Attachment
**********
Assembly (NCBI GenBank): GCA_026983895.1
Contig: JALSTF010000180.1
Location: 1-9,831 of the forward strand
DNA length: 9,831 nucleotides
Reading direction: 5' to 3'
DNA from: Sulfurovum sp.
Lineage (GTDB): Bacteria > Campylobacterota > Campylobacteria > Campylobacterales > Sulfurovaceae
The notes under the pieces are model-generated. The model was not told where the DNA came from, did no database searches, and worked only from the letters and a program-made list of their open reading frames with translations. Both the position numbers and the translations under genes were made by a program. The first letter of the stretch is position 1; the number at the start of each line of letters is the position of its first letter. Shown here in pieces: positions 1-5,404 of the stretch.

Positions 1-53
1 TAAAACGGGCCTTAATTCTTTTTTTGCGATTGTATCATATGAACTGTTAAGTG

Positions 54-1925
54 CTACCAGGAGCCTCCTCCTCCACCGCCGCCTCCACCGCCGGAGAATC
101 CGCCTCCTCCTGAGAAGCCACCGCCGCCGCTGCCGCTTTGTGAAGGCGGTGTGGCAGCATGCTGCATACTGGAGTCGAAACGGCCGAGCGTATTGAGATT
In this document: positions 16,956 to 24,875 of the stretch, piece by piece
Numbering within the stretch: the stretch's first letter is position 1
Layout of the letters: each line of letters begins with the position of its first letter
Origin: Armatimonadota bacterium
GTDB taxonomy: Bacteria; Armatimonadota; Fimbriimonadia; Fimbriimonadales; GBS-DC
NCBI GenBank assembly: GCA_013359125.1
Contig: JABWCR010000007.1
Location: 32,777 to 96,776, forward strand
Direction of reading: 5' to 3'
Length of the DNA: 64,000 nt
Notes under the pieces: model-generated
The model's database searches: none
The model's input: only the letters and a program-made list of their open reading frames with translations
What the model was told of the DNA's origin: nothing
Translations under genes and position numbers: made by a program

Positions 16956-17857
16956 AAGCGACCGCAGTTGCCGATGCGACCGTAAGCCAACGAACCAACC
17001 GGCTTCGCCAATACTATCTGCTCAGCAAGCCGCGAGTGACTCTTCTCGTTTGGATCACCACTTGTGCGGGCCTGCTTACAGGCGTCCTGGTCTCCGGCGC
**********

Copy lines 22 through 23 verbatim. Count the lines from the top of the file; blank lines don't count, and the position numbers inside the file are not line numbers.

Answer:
Direction of reading: 5' to 3'
Length of the DNA: 64,000 nt